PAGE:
About Rate-Exchange.org

The rate at which one currency can be exchanged for another forms the basis for the modern foreign exchange markets. Occasionally, these rates are fixed values that can be relied upon not to change over periods of time. But more often, exchange rates represent constantly fluctuating ratios, influenced by factors such as supply, demand, interests rates, economic conditions, political matters and other international events. Like other forms of speculative investing, the ability to successfully predict changes in exchange rates can yield impressive returns for the shrewd trader. Rate-exchange.org offers a variety of tools to help you obtain and analyze these rates as part of your decision making process.

About Foreign Exchange Rates

What is Currency Trading

Learn more about what currency trading is, how it works, and the history of trading currency.

Articles: What is Currency Trading (5 Parts)

It’s all in the numbers

Exchange rates form the basis of the modern currency trading marketplace. Due to the fact that this global industry has thousands of participants and lacks a centralized clearinghouse for quote information, exchange rates are constantly in flux, and no two sources will quote the exact same rate for a particular transaction. Even though the major foreign exchange centers of the world are separated by thousands of miles, huge oceans, numerous time zones and substantial language barriers, certain conventions have developed over the years which allow buyers and sellers to communicate deal terms quickly, accurately and efficiently. A thorough understanding of the different types of exchange rates is essential to becoming a successful participant in this dynamic market, and will help you develop an appreciation of the various tools that are available to aid in your decision making.

Understanding foreign exchange rates

Foreign exchange rates are quoted in several different manners using standardized nomenclature to expedite communications and reduce misunderstandings. Exchange rates quoted on the Interbank market are akin to wholesale prices, and are available only to institutional investors that deal in large volumes of currency. Exchange rates quoted to individual investors are akin to retail prices, due to the fact that individual transaction amounts generally tend to be smaller, and the rates often include the broker’s commission, often expressed in terms of pips, ticks or basis points.

There are always two prices involved in foreign currency transactions: one at which sellers want to sell; and one at which buyers want to buy.

Breaking It Down

Foreign exchange rates are always quoted in decimal points which are smaller than the actual smallest currency denomination. The reason being that rounding errors in exchange rates can be sizeable when dealing with transactions in millions of units. For example, U.S. dollars are quoted to the thousandth of a cent, or 1/10,000th of the primary currency unit, and is referred to as a “pip”. Japanese Yen and Italian Lira have units of such small absolute value, that their quotes are carried to two decimal units, in which case the pip is only 1/100th of the primary currency unit. In any case, a pip (sometimes referred to as “basis points” or “ticks”) is always the smallest amount at which the currency’s price can change.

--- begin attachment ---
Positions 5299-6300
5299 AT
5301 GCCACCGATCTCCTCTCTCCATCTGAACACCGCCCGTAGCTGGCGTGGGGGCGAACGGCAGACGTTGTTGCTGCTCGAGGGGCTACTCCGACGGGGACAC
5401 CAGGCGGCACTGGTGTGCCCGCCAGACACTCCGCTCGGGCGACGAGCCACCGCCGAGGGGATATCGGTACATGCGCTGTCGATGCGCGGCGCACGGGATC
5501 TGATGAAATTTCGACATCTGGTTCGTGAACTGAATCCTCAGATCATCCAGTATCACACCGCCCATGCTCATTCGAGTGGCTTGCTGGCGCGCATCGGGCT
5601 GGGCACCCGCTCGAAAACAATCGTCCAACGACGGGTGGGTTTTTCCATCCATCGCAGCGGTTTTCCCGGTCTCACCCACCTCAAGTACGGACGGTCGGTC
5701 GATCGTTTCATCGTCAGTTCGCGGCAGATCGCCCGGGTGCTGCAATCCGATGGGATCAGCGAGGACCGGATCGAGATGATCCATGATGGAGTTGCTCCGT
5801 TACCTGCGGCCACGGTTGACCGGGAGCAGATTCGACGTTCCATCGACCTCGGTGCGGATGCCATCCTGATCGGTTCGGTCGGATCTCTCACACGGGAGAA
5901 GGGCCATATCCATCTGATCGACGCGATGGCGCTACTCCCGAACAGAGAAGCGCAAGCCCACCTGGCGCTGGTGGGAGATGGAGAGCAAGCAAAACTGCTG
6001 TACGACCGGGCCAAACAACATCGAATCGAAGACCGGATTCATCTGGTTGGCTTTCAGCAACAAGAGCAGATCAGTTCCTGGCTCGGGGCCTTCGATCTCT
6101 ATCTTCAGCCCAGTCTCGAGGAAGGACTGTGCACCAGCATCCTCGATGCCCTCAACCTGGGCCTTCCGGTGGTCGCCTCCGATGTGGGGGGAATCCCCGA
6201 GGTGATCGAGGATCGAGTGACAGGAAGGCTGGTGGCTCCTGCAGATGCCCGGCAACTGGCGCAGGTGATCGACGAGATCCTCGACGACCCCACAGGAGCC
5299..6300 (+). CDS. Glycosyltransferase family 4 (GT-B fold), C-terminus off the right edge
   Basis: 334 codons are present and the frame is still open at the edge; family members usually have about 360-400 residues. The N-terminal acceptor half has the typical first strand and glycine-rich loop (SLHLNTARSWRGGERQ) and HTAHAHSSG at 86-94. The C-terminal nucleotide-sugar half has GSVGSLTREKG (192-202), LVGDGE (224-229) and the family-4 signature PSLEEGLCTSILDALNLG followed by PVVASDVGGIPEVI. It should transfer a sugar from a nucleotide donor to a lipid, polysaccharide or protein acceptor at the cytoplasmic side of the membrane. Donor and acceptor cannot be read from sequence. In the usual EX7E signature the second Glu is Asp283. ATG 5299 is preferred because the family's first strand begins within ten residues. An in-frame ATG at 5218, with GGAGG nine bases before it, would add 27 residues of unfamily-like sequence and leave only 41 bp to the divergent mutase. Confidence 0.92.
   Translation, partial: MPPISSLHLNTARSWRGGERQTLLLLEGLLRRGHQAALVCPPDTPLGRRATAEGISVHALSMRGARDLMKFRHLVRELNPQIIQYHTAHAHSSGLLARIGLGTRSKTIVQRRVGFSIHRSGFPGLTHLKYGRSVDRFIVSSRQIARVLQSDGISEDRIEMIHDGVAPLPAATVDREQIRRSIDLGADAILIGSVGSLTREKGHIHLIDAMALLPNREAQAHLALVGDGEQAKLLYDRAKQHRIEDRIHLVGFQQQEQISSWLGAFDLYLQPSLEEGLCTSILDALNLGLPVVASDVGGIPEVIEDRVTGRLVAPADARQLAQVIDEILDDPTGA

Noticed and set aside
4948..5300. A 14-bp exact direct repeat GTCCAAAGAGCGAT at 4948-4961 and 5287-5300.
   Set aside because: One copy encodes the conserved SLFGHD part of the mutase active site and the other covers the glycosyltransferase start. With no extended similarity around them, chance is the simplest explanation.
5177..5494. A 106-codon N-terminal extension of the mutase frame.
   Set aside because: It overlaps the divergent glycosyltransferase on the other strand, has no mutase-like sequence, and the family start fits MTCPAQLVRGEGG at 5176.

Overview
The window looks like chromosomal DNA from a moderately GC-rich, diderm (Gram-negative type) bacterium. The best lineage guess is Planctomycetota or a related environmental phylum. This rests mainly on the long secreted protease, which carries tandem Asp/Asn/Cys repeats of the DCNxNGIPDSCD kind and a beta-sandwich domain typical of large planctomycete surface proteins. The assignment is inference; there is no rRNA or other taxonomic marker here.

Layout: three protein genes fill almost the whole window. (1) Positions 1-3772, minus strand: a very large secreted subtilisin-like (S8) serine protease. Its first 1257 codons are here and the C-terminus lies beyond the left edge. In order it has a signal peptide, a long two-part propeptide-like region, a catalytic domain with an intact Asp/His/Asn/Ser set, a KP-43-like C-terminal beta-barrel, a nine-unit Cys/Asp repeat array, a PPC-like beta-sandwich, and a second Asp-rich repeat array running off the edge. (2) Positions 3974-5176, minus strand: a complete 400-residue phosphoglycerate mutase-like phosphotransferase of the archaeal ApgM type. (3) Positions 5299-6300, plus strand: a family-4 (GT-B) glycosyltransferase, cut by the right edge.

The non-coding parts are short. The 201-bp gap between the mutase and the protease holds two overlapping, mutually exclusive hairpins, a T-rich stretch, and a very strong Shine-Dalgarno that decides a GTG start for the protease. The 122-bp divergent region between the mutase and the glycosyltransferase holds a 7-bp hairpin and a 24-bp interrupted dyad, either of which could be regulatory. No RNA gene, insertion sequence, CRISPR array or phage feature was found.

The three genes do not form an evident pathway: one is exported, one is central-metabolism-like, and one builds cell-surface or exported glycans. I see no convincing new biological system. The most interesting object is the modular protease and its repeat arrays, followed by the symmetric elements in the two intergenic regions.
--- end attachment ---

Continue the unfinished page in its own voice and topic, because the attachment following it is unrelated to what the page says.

Quotable quotes

The global popularity of the U.S dollar means that this currency is frequently used to express a particular exchange rate. Direct quotations are made in terms of the home currency. For example, in a direct quotation in the , one Australian dollar (AUD) might be quoted as USD $1.3028. Indirect quotations are made in terms of the foreign currency. This is often referred to as the “cross rate” and is often used for non-U.S. dollar transactions. For example, one U.S. Dollar (USD) would be quoted at AUD .7676. Regardless of whether the quotation is direct or indirect, the figures are reciprocals – meaning that one can always be mathematically computed from the other. Cross-rate tables are one of the most popular means of reviewing these relationships, and you’re probably already accustomed to glancing at these tables online or in newspapers.

A Moment In Time

Most currencies traded on the Interbank market are floating-rate currencies, meaning that they are subject to the forces of supply and demand, and their exchange rates are determined primarily by the liquidity of the marketplace. While the values of some currencies are based or “pegged to” other currencies, the actual exchange rate for most currencies vacillates moment by moment. Unlike equity market prices which are frequently “time delayed” to avoid undue, outside influences, foreign exchange rates offer a real-time snapshot of available prices at one specific point in time. An interactive, software-based cross-rate table can help you to spot investment opportunities as they arise.